Wednesday, September 2, 2009

The Videoconferencing Conundrum--Part Two

In my most recent blog entry, I addressed the videoconferencing conundrum—how videoconferencing is good for the environment on the one hand but bad for the travel industry on the other. For those who are concerned about travel disappearing thanks to technology, there is some reason not to fear according to a Hospitality Sales & Marketing Association International (HSMAI) Affordable Meetings National and Event Technology Expo pre-conference survey. The survey, conducted by J. Spargo & Associates, Inc. and independently analyzed by 2020 Assessment—a service of HVS—found that many planners believe that certain elements of face-to-face conferences cannot be duplicated with today’s technology.

Seventy-six percent of meeting planners attending the HSMAI Affordable Meeting at Walter E. Washington Convention Center in Washington, D.C., on Sept. 9 to 10, 2009, stated that they used technology mostly for marketing efforts, followed by making presentations (68 percent) and networking (56 percent). However, survey results suggest that technology reportedly cannot replace at least six elements of the conference experience: 1) socializing and networking spontaneously, 2) helping attendees best put names with faces, 3) allowing more free and open dialogue between attendees and vendors/presenters, 4) training effectively via live and personal interaction, 5) paying greater attention to others when face to face, and 6) engaging in real-time conversation that is not interrupted by technical glitches.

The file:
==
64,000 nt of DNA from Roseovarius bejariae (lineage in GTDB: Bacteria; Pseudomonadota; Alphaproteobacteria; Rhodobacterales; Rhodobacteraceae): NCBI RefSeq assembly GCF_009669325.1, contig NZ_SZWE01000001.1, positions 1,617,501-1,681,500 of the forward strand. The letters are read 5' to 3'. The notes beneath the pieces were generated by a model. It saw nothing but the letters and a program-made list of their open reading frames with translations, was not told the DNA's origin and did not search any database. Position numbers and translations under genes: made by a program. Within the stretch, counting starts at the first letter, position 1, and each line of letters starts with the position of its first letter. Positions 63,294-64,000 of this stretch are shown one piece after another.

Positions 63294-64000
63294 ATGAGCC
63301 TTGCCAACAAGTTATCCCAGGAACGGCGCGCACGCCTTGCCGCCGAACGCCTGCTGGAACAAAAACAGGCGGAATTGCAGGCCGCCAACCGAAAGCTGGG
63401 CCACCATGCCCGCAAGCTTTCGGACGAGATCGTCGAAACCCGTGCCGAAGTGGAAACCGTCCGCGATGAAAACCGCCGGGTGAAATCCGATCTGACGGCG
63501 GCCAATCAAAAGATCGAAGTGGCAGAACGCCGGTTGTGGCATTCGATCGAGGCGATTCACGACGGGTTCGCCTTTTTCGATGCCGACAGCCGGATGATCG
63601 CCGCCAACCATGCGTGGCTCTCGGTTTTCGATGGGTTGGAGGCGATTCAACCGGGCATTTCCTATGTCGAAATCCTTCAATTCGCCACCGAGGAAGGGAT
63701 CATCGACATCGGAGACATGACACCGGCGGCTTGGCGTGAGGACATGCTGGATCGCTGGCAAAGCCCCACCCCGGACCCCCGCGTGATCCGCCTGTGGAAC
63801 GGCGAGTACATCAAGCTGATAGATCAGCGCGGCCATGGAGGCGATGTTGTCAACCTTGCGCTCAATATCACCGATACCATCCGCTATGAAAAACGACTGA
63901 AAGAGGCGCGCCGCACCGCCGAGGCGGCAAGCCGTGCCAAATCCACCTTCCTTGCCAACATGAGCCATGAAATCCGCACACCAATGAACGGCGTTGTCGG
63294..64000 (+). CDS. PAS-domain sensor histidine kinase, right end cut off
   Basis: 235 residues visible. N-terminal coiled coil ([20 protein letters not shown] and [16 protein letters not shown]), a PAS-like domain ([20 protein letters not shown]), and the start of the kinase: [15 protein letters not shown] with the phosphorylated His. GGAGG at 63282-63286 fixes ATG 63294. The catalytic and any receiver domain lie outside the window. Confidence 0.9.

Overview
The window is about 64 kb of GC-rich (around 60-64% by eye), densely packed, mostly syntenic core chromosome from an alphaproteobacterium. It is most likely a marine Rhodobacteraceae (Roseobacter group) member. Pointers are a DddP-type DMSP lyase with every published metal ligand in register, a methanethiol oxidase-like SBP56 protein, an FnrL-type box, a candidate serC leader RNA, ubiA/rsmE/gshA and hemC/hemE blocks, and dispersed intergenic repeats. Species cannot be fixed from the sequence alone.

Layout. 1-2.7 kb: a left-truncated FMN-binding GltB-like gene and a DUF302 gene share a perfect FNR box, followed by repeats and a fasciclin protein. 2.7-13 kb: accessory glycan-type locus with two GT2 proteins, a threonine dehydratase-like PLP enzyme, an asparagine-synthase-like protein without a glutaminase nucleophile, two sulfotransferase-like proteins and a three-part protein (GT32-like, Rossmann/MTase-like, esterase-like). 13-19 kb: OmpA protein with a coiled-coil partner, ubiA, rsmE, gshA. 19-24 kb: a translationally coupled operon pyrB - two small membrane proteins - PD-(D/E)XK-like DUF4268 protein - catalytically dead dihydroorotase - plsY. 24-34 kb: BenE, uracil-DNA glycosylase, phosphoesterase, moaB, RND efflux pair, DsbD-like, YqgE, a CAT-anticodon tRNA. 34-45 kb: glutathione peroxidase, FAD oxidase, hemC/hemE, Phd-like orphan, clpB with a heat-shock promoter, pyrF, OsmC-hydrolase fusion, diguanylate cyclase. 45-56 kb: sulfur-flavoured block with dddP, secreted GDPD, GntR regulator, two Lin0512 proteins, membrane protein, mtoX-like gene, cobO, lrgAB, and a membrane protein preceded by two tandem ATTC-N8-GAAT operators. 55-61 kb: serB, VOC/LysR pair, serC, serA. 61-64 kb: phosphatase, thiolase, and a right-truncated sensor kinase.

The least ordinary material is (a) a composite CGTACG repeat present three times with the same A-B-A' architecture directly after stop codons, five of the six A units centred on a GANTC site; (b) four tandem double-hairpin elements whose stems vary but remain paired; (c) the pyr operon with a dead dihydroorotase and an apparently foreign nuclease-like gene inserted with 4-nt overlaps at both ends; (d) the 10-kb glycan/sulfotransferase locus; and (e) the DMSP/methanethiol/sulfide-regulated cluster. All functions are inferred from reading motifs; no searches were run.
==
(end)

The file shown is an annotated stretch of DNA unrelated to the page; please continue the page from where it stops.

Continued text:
“While the ‘always on the job’ mentality of meeting planners tends to rely on the latest technological tools for marketing, presentations and networking, there is clearly a ‘man over machine’ mindset when it comes to other elements of meetings and conferences,” says Dr. James Houran of 2020 Assessment. “Thus, the popular push for more teleconferences or Internet-based meetings, even for smaller groups, may ultimately not meet critical needs of attendees.”

What are your thoughts? At what point is a face-to-face meeting necessary or not necessary? Even if it is a meeting within your own organization and not with a client or potential client?

No comments: